“Madame, The Master’s Wife you may very well be but I can tell you we don’t like this sort of thing at our parties,” The Dean declares. “Do you not think it most unseemly to continue with this carry-on?”

Now, ignoring me is one thing. People do it all the time. But ignoring The Dean can only ever end badly. The Master’s Wife remains engaged only with Headmistress.

“I shall ask you again to step aside, lady, if that is what you are.”

“I think not,” retorts Headmistress, chin jutting defiantly. “Who even are you? Ridiculous creature.”

The Master’s Wife does not take too kindly to this rebuff and shrieks, launching her fuchsia talons towards the truculent face of Headmistress. The whole thing happens in such a flash that I have barely time to move but Headmistress is quicker. Deftly catching the arm of her assailant, she twists the wrist backwards with her left hand whilst maintaining momentum with her right, which lands as a furiously balled fist right onto the dainty nose of The Master’s Wife.

The room fills with horrified gasps as an explosion of crimson erupts in spectacular fashion, great thick globules finding their way to the floor.

“My rug is now suitably ruined, the sudden,” mutters the Professor, sadly. “I knew I should’ve tackled her the moment she pushed past me. Maybe I would’ve broken one of her bones. Cool.”

“Now, now ladies,” splutters The Dean, evidently taken aback by this sudden and unexpected violence. “Let’s not make a scene.”

“Quite right,” replies Headmistress. “I say we take this outside. Right now.”

Penelope’s Favour

The story so far… Head Porter is embarking on a continually disastrous mission to find true love. Meanwhile, The Dean is receiving hate mail from an unknown and barely literate source. More importantly, the Old College Choir is in disarray having been commandeered by the ridiculously untalented Master’s Wife, but Deputy Head Porter and Professor VJ Duke have devised a plan to engage the services of an ex-choir member. Organ Scholar has managed to convince the delightful Penelope to assist, but first she wants a favour…

 

Favours for students invariably make me uneasy. They are rarely reasonable and often involve a larger degree of compromise than is strictly fair. However, if we want to save the reputation of the Choir I don’t see that we have much choice.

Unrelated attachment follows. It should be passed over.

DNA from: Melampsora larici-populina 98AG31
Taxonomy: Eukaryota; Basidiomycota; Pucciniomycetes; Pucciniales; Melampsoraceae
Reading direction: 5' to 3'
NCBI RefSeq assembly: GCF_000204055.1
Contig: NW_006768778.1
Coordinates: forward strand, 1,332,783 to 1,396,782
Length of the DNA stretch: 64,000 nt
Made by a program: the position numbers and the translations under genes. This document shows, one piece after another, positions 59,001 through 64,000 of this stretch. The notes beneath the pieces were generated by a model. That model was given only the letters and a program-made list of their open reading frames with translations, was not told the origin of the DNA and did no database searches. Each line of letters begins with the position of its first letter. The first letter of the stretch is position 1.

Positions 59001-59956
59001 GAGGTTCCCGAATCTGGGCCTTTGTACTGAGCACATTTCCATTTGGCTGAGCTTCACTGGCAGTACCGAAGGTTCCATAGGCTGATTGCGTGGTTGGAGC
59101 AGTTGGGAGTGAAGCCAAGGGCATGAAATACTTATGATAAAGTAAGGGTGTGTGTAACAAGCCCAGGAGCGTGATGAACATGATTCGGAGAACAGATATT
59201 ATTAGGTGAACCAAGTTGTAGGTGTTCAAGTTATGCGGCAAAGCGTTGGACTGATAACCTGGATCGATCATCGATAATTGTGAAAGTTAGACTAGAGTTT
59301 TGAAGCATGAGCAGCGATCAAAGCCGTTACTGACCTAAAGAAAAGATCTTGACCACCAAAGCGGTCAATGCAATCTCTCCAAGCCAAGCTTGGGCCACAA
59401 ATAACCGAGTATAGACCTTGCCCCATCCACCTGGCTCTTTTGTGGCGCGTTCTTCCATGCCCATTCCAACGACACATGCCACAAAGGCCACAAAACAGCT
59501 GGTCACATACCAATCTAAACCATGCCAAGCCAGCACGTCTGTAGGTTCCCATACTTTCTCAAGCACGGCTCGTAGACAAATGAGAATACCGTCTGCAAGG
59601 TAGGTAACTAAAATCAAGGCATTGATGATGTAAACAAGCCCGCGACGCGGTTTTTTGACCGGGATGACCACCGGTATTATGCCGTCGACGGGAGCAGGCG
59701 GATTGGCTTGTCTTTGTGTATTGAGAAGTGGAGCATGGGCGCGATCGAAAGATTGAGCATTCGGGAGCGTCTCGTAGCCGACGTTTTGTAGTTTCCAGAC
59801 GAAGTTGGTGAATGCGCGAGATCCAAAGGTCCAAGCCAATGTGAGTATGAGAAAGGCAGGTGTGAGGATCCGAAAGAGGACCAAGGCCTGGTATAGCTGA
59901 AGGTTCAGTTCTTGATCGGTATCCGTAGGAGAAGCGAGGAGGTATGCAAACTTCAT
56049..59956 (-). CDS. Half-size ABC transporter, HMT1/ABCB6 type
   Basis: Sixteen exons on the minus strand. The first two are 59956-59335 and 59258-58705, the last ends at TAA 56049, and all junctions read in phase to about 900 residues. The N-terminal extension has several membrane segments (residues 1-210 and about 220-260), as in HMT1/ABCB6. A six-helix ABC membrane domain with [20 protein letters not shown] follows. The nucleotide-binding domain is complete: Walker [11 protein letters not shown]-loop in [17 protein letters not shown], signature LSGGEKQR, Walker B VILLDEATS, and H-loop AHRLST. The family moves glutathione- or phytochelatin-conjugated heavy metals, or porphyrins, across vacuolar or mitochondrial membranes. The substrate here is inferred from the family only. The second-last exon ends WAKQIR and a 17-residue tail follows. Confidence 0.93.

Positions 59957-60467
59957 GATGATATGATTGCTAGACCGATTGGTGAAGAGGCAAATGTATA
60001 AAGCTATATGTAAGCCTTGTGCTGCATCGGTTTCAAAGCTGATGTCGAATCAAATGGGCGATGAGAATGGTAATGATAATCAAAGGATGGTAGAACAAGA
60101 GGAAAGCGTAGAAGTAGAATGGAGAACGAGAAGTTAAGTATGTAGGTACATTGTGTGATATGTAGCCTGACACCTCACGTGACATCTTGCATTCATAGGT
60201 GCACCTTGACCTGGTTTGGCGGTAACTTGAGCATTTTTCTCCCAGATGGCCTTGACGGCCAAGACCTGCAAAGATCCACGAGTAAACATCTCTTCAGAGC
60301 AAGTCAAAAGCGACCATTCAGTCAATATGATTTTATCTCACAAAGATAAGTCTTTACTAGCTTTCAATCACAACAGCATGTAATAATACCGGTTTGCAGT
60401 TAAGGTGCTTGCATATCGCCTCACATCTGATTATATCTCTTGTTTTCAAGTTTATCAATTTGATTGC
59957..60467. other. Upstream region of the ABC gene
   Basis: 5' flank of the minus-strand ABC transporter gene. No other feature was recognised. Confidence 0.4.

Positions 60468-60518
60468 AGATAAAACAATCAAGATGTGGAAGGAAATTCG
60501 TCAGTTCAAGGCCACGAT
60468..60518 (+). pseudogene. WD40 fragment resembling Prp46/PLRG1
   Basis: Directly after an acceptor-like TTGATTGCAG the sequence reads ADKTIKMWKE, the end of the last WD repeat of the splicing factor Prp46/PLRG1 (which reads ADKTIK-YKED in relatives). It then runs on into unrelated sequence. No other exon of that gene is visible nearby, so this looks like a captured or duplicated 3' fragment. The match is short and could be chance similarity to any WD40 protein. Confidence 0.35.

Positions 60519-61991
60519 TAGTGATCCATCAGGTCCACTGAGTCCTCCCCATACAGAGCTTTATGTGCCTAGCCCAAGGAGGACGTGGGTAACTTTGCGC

“It’s only a small favour,” says Organ Scholar, somewhat unconvincingly. “All it will take is a quiet word with The Dean.”

“Words with The Dean are neither small, nor quiet” I reply, folding my arms. “What sort of words did Penelope have in mind?”

“When Hershel graduated in the Spring, The Dean banned him from ever returning to Old College. He has been away travelling since then but now wants to return to resume his relationship with Penelope. She would really love it if he could come and visit her at College.”

A weary-sounding sigh escapes my lips and I feel a twinge of despair. Hershel was a brilliant but problematic student during his time at Old College and was a regular at receiving the hairdryer treatment from The Dean. A combination of elaborate pranks and relentlessly obstinate behaviour made him very unpopular amongst the senior Fellowship and I had one or two run-ins with him myself. I am in no mood to bargain for his reprieve, particularly given the disposition of The Dean just lately.

Professor Duke seems to read my frame of mind directly.

“Oh, what a horrid thing,” he says. “The Dean usually never changes his mind, but she wants a favor. What a predicament. A favor is like a cherry sucker, not…this! But, if we can arrange it all, she’ll help us?”

Organ Scholar nods emphatically.

“Oh, absolutely, aye. I think, deep down, she wants to help the Choir.”

“I only believe that for a minute. After all, she’s not doing it for free.” The Professor pauses for a moment and I can almost hear the whirring of cogs beneath his top hat. “Now here’s a sudden thought: I’d say that Hershel’s presence could be of great benefit to our cause. Wouldn’t you say so, Deputy Head Porter?”

I have to think about this for a moment. The presence of Hershel is indicative of many things but benefits are few and far between, from my experience.

“I would be interested to hear the reasons behind your thinking, Professor.”

“Yes, well, I’d tell them to you, but I can’t right now,” he replies. “This professor happens to have a lecture I must run to. Now, while I’m gone, please keep Head Porter from the dating scene. It’s not fair to the ladies.”